1. Start with a specific problem and stay focused: For example, say your market share is flat or in decline, and a competitor is beating you. Use analytics to understand where the competition has the strongest edge, and how and where they are vulnerable. What about pre-launch planning, where you need to ensure that your brand has the optimal messages and channels to accelerate uptake upon launch? Analytics is the perfect tool to examine these kinds of issues.
2. Start with strong data: Data is the foundation of everything. If you don’t use the best data, you will not have an accurate solution. Historical data or analogs are highly unreliable in the dynamic and complex Pharmaceutical market. You also need clean data – see our article ‘Dirty, Dirty Data’. We all know the saying: “Garbage in, Garbage out”. Get the cleanest, highest quality data you can afford to put into your marketing analytics.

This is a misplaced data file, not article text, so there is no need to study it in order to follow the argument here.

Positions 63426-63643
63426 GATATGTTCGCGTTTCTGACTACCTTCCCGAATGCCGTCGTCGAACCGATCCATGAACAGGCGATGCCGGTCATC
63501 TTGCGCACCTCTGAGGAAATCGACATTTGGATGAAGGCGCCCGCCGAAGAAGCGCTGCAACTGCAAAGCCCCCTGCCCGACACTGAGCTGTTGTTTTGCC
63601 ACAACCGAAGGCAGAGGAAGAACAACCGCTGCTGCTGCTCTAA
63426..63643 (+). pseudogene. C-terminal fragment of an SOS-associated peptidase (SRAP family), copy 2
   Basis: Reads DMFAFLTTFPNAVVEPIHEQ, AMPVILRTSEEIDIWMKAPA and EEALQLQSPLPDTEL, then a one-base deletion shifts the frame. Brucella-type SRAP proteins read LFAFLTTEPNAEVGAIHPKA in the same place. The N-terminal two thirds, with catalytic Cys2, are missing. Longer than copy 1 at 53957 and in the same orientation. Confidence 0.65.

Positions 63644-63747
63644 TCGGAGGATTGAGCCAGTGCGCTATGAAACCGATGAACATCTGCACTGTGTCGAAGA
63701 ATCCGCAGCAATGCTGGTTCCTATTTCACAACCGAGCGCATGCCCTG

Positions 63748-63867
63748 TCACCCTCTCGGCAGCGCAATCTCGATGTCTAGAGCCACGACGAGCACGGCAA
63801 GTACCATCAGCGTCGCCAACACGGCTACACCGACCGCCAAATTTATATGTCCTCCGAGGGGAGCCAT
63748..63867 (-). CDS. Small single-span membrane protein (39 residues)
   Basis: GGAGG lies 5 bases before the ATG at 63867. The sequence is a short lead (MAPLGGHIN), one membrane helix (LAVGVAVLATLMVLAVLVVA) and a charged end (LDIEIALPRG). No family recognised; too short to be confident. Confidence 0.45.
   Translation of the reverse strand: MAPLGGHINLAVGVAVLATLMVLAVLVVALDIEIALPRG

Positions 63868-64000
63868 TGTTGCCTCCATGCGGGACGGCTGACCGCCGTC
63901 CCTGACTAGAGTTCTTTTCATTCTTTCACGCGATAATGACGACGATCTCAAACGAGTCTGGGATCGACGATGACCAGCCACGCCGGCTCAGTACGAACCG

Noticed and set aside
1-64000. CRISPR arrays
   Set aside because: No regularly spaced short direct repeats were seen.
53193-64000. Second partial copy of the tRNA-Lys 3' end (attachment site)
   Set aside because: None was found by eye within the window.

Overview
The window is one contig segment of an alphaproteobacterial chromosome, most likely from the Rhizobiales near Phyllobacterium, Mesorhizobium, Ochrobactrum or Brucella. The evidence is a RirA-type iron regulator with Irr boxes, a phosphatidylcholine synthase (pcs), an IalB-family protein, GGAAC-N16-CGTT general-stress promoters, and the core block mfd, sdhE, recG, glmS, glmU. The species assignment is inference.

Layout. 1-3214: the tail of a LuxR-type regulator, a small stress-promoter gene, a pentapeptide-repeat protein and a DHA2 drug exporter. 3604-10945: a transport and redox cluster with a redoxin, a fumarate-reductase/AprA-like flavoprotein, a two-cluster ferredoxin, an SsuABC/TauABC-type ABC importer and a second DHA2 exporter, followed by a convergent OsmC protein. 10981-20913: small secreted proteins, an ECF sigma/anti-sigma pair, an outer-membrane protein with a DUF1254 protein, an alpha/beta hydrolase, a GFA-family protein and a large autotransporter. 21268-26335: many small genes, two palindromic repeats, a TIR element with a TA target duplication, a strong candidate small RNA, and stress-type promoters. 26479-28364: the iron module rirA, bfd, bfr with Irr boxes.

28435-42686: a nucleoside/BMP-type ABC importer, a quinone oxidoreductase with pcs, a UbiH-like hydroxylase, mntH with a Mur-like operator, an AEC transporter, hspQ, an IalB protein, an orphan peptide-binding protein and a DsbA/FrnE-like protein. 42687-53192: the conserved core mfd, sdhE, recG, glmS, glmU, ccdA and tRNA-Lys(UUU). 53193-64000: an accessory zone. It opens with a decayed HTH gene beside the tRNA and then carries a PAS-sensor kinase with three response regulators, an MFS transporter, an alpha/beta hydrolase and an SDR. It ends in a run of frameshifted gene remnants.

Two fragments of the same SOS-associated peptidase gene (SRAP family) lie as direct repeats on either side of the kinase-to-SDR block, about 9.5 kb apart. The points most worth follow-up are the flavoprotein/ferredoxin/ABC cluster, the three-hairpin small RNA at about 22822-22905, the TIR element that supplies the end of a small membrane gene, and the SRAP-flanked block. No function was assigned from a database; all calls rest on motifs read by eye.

3. Utilize strong nonlinear approaches: Linear approaches - such as promotional response curves and multivariate statistics - were once all we had, so they had their place. But now that we have access to Artificial Intelligence approaches, such as machine learning, which provide far more granularity in the insights, far stronger information on the synergies between attributes, and far more accurate real-world results, there really is no plausible argument for returning to the old ways anymore.